minute). The standard package also includes an active suspension, ultra-fancy 18-inch alloy wheels, a 10-speaker premium Bose sound system with CD changer, 14-way power-adjustable front seats and a power telescoping steering wheel.
And there's the pleasure of watching a sports-car-driving wacko disappear in your rearview mirrors when you apply the power to your classy looking family sedan. Please note, this kind of S-Class pleasure c
osts $99,645 on the bottom line. That's with zero options, a $645 destination/delivery charge and a $1,000 gas-guzzler tax. 2001 S600 sedan Still trying to digest that sticker price on the S55? What's the big deal? Here's
another S-Class five-passenger sedan with a long wheelbase, but with a 362 horsepower V-12 and a navigation system, the sticker price jumps to $115,945. Putting a right foot deep into an accelerator hooked up to a V-12 is an experience every
motorist should experience at least once. It almost makes the drawbacks worth it. Those would be fear of parking within 10 feet of other vehicles, insurance bill terror and an overwhelming urge to rush outside every five minutes to see if anyone has put a
ding in your car. One other thing: The car has so much on it that it will take you at least three months to master every tech goodie explained in the owner's manual. 2002 SL500 coupe Here we g
Much more reasonable. This SL-Class coupe/roadster carries two passengers and starts at only $83,800. I know what you're thinking. This is a rich person's toy. You're 100 percent correct, and what a toy it is! Nothing stirs the automotive
journalist's soul like having momentary possession of a vehicle utterly beyond the reach of his income. For those fortunate enough to pay the fare, the SL500 package includes a 302-horsepower V-8, independent damper struts on the front,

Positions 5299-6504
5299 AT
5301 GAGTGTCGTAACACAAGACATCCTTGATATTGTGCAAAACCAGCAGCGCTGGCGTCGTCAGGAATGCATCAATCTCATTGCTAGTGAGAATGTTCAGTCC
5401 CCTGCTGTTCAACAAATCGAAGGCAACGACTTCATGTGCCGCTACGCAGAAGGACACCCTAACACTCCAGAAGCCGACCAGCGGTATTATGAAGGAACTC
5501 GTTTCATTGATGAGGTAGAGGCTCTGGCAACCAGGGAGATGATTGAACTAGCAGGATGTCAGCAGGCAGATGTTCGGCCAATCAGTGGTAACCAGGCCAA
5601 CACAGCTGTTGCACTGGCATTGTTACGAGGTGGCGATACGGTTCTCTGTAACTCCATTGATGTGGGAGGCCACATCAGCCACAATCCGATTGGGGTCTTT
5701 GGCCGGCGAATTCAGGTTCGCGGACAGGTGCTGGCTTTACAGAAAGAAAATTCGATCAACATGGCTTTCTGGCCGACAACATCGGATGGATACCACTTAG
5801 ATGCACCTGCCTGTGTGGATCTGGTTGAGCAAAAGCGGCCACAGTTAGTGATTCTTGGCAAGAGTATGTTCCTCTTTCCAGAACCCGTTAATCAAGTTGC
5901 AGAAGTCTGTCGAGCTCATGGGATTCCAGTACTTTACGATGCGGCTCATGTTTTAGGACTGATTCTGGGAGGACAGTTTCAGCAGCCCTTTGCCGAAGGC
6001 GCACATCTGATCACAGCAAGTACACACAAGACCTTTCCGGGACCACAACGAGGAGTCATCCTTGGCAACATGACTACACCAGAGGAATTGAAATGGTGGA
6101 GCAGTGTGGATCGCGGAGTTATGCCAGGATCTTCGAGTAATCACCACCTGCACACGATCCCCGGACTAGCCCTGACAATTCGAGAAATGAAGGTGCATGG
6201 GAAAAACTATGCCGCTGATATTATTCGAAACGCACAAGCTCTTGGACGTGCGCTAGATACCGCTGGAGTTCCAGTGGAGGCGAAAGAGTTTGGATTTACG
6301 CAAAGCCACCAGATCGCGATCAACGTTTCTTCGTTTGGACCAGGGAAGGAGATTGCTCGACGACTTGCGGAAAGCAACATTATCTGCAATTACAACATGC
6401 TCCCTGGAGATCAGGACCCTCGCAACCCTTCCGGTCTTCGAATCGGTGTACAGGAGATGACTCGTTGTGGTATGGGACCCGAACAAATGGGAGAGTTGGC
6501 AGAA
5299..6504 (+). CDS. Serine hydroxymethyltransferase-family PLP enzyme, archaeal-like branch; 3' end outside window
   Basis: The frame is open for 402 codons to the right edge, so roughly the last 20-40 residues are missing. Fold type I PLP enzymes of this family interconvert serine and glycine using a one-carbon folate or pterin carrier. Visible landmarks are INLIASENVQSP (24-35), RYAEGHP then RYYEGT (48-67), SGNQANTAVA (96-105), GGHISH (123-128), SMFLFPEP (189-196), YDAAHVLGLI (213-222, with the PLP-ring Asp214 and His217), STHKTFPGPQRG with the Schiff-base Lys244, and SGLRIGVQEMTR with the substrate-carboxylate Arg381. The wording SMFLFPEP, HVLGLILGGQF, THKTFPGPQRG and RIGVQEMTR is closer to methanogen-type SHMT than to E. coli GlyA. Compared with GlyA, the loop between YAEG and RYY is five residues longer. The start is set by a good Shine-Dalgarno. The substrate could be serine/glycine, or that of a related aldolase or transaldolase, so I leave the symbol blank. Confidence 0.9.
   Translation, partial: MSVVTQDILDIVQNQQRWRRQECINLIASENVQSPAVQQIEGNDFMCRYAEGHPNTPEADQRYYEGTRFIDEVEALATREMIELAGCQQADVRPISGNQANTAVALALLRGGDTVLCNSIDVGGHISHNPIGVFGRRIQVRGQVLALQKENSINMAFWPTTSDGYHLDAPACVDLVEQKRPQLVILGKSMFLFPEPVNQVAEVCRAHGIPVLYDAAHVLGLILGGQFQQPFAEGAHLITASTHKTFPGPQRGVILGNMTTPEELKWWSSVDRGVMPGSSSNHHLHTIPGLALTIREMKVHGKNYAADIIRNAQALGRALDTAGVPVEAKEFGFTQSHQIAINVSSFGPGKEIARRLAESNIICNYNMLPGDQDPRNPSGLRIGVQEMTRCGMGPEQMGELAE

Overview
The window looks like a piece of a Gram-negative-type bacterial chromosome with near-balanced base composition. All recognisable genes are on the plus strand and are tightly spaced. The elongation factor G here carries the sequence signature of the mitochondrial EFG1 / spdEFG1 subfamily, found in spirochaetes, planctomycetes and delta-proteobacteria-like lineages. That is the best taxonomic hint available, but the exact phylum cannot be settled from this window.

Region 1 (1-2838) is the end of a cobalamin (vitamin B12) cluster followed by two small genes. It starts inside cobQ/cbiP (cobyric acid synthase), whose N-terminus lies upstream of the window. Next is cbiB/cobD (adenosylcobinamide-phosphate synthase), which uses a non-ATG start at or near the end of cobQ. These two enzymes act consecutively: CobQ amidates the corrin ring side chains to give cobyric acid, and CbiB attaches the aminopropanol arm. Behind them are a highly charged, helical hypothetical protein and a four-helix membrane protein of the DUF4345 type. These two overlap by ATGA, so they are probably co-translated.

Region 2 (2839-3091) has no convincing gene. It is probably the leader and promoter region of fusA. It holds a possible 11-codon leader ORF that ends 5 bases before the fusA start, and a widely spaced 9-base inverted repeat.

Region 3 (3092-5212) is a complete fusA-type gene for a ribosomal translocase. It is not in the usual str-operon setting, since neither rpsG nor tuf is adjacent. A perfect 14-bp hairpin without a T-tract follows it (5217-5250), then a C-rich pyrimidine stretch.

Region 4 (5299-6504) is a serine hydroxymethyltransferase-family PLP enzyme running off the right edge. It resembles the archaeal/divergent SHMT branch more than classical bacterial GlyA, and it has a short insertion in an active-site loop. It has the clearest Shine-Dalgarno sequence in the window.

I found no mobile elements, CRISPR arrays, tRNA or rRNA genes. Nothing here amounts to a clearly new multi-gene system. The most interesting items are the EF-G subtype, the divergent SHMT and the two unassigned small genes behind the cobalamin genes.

rain-sensitive windshield wipers, headlight washer/wipers and a security system that does everything but write up an arrest report on the prospective offender. Throw in an extra $2,500 for a "Silver Arrow Edition" option, and you get amenities
such as a bulletproof silver paint job, a six-CD changer and six-spoke wheels so dazzling that sunglasses are mandatory equipment for viewing. 2001 CL600 coupe This is the ultimate in the Mercedes-Benz test-model lot. The mother lode.
The Holy Grail. The four-passenger coupe with a 362 horsepower V-12, the full range of techno goodies and a 600-pages-plus owner's manual that only those with advanced degrees in automotive engineering will fully understand starts at
$117,200. My test model was dressed up with perks that included a tire pressure-monitoring system, an electronic trunk closer, "Distronic" adaptive cruise control (which automatically adjusts for distance between vehicles while in cruise
control) and AMG-added enhancements that brought the bottom line to $127,895. To be honest, the entire time I had this test model I lived in fear of runaway shopping carts and no-look lane changers. Motorists with more money and bravery than I
should know that this coupe represents just about the highest level of current automotive evolution. 2001 CLK320 cabriolet Ah, a nice way to finish our tour -- a delightful four-passenger droptop with a comparatively easy-to-take
MSRP of $48,900. Getting those two passengers into the back of the CLK320 might be a neat trick, but virtually everything else on this joy ride pleases. Handling for a low-range-priced Mercedes was outstanding. The softtop with a 215 horsepower
V-6 held high-speed turns better than the new-for-2002 Lexus SC 430, which starts at $58,455. Golden State motorists who like to take that dream Big Sur coastal drive on Highway 1 south of Monterey take note: This might be the best car out
there for that trip.
Expert Reviews 2 of 3